Here’s what’s important in the business world this morning:
GM: General Motors announced third-quarter profits fell by 12 percent, the automaker announced on Wednesday.
GM said it earned $1.5 billion from July through September, down from $1.7 billion a year earlier. The company earned 89 cents per share compared with $1.03 in 2011. Revenue grew 2.5 percent to $37.6 billion.
Excluding one-time items, GM made 93 cents per share, beating Wall Street expectations of 60 cents.
That drove GM shares up $1.05, or 4.5 percent, to $24.33 in premarket trading.
Chief Financial Officer Dan Ammann said the company had solid profits in South American and internationally outside of China, showing that its moves to fix the business are working.
"We can make those improvements and deliver the results," he said.
The company also predicted its fourth-quarter pretax earnings would be about the same as last year's $2.2 billion, and it expects to break even in Europe by the middle of the. GM expects a full-year European pretax loss of $1.5 billion to $1.8 billion in 2012, improving slightly in 2013. The company lost $747 million in Europe last year.
GM lost $478 million pretax in Europe, compared with a $292 million loss a year earlier. In North America, pretax profits fell 17 percent to $1.8 billion as lower pension income and higher costs for warranty claims offset lower raw material and freight costs.
But in South America, the company swung from a $44 million loss last year to a $114 million profit. And GM's international operations, fueled mainly by areas outside of China, nearly doubled its pretax profits to $689 million.
EU Unemployment: Unemployment in the 17-country eurozone hit a record high of 11.6 percent in September, official figures showed Wednesday.
The rate reported by Eurostat, the EU's statistics office, was up from an upwardly-revised 11.5 percent in August. In total, 18.49 million people were out of work in the eurozone in September, up 146,000 on the previous month, the biggest increase in three months.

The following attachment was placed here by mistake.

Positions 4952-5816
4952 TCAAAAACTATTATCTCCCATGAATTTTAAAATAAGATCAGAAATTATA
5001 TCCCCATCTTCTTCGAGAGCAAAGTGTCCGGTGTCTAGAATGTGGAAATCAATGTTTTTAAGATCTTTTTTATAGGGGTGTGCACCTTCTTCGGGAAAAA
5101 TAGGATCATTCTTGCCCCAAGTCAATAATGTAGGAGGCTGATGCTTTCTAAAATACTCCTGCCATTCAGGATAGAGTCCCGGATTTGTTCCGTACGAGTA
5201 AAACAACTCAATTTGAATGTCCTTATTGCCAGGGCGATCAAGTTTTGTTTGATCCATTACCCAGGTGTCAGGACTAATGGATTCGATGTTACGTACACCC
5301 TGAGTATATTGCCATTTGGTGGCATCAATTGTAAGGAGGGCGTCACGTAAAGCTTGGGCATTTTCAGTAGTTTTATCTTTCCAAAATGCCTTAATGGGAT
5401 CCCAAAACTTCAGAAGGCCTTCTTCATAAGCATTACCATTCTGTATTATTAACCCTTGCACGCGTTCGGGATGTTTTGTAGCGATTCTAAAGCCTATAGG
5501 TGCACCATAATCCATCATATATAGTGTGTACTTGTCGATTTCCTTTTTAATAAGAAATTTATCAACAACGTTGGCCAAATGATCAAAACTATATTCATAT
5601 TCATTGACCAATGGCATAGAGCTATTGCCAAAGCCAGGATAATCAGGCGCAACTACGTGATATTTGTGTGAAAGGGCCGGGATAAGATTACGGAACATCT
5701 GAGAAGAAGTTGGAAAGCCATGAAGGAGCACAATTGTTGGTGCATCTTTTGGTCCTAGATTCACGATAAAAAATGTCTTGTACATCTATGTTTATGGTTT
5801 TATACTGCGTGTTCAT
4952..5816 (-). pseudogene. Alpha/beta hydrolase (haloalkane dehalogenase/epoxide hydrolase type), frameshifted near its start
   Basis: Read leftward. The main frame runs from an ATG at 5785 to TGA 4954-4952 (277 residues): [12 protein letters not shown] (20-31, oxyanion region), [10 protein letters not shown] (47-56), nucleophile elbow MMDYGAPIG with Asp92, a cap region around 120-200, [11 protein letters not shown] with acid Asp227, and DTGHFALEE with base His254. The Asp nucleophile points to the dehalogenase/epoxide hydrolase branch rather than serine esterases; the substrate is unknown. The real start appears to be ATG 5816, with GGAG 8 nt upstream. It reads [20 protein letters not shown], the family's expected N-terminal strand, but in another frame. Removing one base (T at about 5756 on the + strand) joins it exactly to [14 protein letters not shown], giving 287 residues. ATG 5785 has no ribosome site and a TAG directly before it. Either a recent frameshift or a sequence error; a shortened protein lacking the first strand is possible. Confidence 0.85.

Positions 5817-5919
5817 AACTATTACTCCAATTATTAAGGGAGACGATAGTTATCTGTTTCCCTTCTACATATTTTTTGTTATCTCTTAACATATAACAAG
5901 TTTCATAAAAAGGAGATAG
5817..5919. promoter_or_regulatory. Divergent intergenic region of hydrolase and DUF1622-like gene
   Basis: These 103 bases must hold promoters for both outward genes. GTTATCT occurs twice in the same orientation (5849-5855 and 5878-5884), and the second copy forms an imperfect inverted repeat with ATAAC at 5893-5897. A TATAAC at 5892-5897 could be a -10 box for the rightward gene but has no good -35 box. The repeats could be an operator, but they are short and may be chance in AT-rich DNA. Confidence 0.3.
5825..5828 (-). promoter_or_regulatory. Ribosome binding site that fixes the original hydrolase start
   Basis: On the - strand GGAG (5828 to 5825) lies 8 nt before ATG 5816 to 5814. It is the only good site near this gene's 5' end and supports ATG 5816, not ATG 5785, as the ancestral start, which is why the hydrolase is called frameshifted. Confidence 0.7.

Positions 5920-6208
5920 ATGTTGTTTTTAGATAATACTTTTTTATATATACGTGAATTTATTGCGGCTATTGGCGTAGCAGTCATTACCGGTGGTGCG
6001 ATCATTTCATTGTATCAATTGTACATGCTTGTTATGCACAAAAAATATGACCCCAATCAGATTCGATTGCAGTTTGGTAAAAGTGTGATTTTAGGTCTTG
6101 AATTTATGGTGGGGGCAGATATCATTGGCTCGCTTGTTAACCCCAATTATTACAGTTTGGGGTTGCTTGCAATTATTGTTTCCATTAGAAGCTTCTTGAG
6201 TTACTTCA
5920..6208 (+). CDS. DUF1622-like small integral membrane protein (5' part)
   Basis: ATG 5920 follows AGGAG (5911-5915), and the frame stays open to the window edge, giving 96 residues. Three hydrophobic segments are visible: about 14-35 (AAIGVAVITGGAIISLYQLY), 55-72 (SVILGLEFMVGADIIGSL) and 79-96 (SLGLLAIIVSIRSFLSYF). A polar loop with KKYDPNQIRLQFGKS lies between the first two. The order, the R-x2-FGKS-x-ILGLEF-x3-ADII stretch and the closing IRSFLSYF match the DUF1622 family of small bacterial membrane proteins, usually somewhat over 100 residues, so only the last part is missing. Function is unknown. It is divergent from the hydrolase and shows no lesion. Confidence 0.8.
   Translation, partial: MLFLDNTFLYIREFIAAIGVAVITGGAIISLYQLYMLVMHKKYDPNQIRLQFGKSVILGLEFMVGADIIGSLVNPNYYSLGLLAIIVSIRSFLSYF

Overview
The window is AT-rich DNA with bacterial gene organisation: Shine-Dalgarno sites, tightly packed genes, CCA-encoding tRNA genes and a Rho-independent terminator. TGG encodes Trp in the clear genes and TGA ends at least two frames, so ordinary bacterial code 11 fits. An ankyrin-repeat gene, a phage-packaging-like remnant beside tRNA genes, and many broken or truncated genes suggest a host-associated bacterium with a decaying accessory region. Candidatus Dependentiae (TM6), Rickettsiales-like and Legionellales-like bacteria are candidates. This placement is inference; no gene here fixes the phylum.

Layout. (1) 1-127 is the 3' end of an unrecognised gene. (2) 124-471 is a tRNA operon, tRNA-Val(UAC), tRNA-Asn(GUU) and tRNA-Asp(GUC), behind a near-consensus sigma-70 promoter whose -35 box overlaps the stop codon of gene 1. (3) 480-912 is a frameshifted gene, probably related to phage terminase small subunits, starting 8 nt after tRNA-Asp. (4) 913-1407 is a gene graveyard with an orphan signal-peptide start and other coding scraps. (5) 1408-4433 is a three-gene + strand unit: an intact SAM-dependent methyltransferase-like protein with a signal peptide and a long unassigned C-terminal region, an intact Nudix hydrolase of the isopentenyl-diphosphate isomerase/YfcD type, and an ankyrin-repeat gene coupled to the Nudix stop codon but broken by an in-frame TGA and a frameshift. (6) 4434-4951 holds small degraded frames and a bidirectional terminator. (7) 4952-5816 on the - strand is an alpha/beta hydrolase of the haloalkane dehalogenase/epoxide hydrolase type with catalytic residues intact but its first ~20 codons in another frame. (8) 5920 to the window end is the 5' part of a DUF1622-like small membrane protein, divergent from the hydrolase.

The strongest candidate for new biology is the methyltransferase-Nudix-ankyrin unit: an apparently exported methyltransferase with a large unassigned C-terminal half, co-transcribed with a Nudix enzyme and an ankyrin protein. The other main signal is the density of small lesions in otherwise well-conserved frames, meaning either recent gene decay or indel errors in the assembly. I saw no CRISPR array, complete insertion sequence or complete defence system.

With the eurozone economy fading, most economists think unemployment will keep increasing over the coming months and that the deteriorating economic picture will soon spook investors again after a brief hiatus.
Five countries in the eurozone are already in recession - Greece, Spain, Italy, Portugal, and Cyprus - and others are expected to join them soon.
PVH: PVH Corp., whose brands include Calvin Klein and Tommy Hilfiger, has agreed to buy rival clothier The Warnaco Group Inc. in a cash-and-stock deal worth about $2.9 billion that will create one of the world's largest clothing companies.
The Warnaco Group Inc. already sells Calvin Klein under a license and brands such as Speedo, Warner's and Olga.
PVH said Wednesday it will pay Warnaco shareholders $51.75 in cash and a portion of its stock for each Warnaco share. That puts the total per-share value at $68.43, a 34 percent premium over the company's closing price on Friday, the last day markets were open before storms battered the East Coast.
U.S. Futures: Stock futures rose Wednesday, the first day of trading this week after Hurricane Sandy shut down Wall Street and darkened a broad swath of the East Coast.
Global markets remained relatively buoyant while U.S. financial markets were shut down, and they rose again ahead of the opening bell on strong earnings from automakers in Europe and the U.S., and also on quarterly results from European airlines.
Dow Jones industrial futures rose 47 points to 13,101. The broader S&P futures tacked on 7.7 points to 1,415.30. Nasdaq futures rose 8.25 points to 2,667.25.
The Associated Press contributed to this report.